If I had my druthers, I’d likely live in the world of short fiction (and maybe novellas), but the publishing world is what it is and I have to admit that every now and then there’s a story that won’t “fit” in the short story format that wants out of my noggin. Triad Blood was exactly that—it was a multiple-times failure at a short fiction piece that I finally clued in was too much to tell in a short story. Then it grew to a novella, and even then I had more I wanted to do with it, so… Novel.

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Wednesday Links, the "get off your ass" edition

So, it’s been a few weeks since I’ve worked on the novel with anything that could be called regularity. (Insert obvious Metamucil joke here.) Instead, I’ve been really feeling the short stories lately, and I’ve got three new ideas for pieces under way. This, I thought, was a good thing, but I’ve also been thinking, have I been focusing on stories because I’m afraid of my novel? It’s a mess already, and I’m worried I’ll screw it up so badly that I have to put it aside and declare it a drawer novel.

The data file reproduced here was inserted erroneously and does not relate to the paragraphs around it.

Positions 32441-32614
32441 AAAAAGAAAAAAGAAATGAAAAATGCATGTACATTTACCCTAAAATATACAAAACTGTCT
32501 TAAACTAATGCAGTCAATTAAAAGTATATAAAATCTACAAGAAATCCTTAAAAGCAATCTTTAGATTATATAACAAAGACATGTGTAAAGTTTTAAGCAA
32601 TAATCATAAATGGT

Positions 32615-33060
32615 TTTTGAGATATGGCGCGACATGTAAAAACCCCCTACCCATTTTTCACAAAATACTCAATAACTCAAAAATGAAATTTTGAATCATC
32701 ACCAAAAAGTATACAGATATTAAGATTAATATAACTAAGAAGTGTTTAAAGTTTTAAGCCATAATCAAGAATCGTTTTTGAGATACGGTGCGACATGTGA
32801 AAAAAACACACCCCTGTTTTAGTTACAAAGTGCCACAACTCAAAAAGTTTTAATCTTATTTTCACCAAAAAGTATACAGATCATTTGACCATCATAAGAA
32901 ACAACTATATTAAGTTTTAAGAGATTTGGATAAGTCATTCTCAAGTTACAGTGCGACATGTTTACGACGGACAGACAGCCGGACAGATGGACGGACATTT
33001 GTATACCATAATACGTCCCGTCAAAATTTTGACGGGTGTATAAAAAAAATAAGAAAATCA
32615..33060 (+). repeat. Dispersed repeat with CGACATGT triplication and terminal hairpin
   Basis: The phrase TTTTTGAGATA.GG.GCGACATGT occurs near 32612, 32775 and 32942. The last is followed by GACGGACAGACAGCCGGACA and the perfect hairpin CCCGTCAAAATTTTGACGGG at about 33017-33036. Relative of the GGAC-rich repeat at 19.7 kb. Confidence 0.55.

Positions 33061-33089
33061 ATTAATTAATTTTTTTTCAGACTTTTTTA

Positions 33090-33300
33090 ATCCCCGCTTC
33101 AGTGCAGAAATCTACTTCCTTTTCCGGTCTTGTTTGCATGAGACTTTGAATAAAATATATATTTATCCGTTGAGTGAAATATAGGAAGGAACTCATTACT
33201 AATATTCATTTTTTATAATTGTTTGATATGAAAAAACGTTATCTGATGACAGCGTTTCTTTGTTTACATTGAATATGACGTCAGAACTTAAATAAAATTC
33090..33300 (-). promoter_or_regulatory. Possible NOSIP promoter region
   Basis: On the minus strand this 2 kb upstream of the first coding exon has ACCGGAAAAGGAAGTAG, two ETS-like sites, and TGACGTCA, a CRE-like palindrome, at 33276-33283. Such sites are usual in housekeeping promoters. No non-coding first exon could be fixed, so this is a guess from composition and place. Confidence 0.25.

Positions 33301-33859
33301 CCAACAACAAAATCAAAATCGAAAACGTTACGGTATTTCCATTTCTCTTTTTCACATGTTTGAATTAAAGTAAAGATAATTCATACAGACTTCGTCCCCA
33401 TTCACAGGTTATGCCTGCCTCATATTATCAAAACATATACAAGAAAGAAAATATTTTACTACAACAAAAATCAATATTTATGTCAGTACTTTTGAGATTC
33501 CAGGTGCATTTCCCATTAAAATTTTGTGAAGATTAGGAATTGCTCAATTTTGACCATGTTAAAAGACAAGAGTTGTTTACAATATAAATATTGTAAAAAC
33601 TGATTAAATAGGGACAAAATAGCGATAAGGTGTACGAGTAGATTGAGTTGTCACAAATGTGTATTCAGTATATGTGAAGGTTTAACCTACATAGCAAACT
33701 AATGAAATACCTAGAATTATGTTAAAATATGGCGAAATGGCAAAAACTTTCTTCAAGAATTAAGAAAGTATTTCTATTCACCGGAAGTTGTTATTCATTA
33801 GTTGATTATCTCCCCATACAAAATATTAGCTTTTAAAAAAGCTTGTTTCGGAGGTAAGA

But that’s no excuse. So I’m dusting it off and trying again. Anyway.

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Q&A with Fiona Riley, author of MISS MATCH

I’ve mentioned the Saints & Sinners Literary Festival a lot in the past, and one of the things I like best about this annual gathering of writers, editors, and readers of queer literature is catching up with old friends and making new ones. This year, meeting Fiona Riley was one of the highlights for me: enthusiastic, charming, and all-around wonderful, I had a great time hanging out with her and her wife, and she also provided a much-needed kick in the pants to me to get my own writing practice into higher gear.

Miss Match FINAL COVER(1)Fiona’s debut novel, Miss Match, comes out this week officially. It’s already available at the Bold Strokes Books website, so go check it out. (Bonus: Any ebook you order from the site this month gets you a free copy of “Three,” the ’Nathan Burgoine story that introduced the characters at the centre* of his new novel Triad Blood—but more about him later.)